FIG. 2( c) shows a third cut 213 of a third depth, preferably of a third depth less than the depths of first and second cuts 211 and 212, along a third side of microabrader 210. Alternatively, the depth of the third cut 213 is of the same depth as the first cut 211 and the second cut 212. FIG. 2( d) shows a fourth cut 214, preferably of a fourth depth less than the third depth of third cut 213, and being along a fourth side 224 of microabrader 210. Alternatively, the depth of the fourth cut 214 is of the same depth as the third cut 213.

The fifth cut 215 is illustrated in FIG. 2( d) and is to remove the material remaining after the fourth cut 214 so that after fifth cut 215 the cut depth at the fourth side 224 is the same as the first and second cuts 211, 212 and the first and second sides 221, 222. The final cut (not shown) is to remove the material 225 remaining after the third cut so that cut on the third side 223 is of the same depth as the cuts for the other three sides 221, 222 and 224. Rotation of rotary stage 105 is used to rotate workpiece 104 to enable the cuts 211, 212, 213, 214, 215 and so forth, to be made in the correct order. Movement of the slide 106 enables all microabraders on top surface 107 to be formed, and to control the depth of each cut.

In this way, during the cutting process, the microabrader 210 is supported by un-machined material of workpiece 104 until the final machining is completed. The final machining should be the smallest depth cut. Each cut is preferably a single cut. Alternatively, each cut may be a series of cuts.

Therefore, the depth of cut reduces progressively as machining proceeds, and machining is on different sides of the microabrader 210 to maximize support for microabrader 210 during machining. It will also assist heat dissipation. Finally, a mirror finish may be achieved, as may be a high aspect ratio.

By changing the angle of rotation of the rotary stage 105, the shape of the microabraders can be varied. For example, rotation by 90° between cuts gives a share or rectangular shape to top surface 107; rotation by 120° will give a triangular shape; rotation of 60° will give hexagonal shape; and so forth.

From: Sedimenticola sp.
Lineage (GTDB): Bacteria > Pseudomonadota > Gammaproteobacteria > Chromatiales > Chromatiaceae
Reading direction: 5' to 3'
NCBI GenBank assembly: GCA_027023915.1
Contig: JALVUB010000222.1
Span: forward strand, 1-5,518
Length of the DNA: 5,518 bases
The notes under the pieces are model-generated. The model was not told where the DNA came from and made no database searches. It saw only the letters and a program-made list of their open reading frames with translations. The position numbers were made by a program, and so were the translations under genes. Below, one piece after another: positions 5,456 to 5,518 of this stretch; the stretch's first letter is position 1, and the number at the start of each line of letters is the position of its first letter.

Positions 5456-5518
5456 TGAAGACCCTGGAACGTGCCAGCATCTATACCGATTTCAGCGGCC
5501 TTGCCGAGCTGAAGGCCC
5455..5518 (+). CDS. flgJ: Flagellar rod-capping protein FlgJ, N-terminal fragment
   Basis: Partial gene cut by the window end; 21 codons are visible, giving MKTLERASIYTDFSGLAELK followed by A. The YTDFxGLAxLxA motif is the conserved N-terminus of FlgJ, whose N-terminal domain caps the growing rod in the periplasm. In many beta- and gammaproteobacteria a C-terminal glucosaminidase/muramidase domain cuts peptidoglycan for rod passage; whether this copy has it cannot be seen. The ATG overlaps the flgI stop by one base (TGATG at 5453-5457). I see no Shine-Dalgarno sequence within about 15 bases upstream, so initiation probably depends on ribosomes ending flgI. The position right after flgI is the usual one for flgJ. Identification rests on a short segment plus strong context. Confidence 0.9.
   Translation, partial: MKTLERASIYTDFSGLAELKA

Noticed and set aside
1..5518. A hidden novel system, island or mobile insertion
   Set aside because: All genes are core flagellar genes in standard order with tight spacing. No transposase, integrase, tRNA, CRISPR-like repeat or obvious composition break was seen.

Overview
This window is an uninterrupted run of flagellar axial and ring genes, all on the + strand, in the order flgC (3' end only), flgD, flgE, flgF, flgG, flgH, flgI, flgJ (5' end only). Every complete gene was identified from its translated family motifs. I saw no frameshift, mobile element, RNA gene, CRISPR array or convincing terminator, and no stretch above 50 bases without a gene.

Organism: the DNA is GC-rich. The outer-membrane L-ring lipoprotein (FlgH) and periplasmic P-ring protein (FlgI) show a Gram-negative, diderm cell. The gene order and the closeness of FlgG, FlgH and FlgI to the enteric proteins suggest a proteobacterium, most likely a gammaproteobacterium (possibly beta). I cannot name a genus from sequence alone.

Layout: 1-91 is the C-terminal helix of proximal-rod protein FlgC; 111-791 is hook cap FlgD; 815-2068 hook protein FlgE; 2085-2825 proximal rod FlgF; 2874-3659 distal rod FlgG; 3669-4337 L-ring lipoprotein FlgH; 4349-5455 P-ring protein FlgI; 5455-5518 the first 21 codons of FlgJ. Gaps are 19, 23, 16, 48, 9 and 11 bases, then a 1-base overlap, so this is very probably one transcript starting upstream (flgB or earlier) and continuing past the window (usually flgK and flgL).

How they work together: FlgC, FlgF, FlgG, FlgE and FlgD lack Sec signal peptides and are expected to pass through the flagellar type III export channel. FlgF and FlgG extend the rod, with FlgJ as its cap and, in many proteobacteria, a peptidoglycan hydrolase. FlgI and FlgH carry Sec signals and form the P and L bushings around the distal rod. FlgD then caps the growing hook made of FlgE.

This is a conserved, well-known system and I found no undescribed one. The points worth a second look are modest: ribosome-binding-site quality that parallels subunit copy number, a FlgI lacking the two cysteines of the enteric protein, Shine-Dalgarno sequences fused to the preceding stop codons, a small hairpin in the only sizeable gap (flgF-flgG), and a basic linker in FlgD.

Preferably, the resolution of the rotary stage 105 is of the order of 0.0003°, and the cutting tool 103 may be a single crystal diamond tool. The resolution of slide 106 in the Y and Z directions is preferably 2.5 nm, and 8.5 nm in the Y direction. The material of the workpiece 104 may be a suitable material such as, for example, brass or aluminium.

Whilst there has been described in the foregoing description preferred embodiments of the present invention, it will be understood by those skilled in the technology that many variations or modifications in details of design, construction or operation may be made without departing from the present invention.

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Classifications
U.S. Classification409/132, 604/46, 29/558
International ClassificationB24B19/02, B24B19/16, B21K21/00, B24B1/00, B23C3/00
Cooperative ClassificationB24B19/028, B23C2222/12, B23C3/00, B23C2222/04, B24B1/00, B23C2226/31, B24B19/16
European ClassificationB24B19/02D, B23C3/00, B24B19/16, B24B1/00
Legal Events
DateCodeEventDescription
Nov 12, 2013FPExpired due to failure to pay maintenance fee
Effective date: 20130922
Sep 22, 2013LAPSLapse for failure to pay maintenance fees
May 3, 2013REMIMaintenance fee reminder mailed
Feb 25, 2004ASAssignment
Owner name: AGENCY FOR SCIENCE, TECHNOLOGY AND RESEARCH, SINGA
Free format text: ASSIGNMENT OF ASSIGNORS INTEREST;ASSIGNOR:FANG, FENG ZHOU;REEL/FRAME:015033/0546
Effective date: 20040128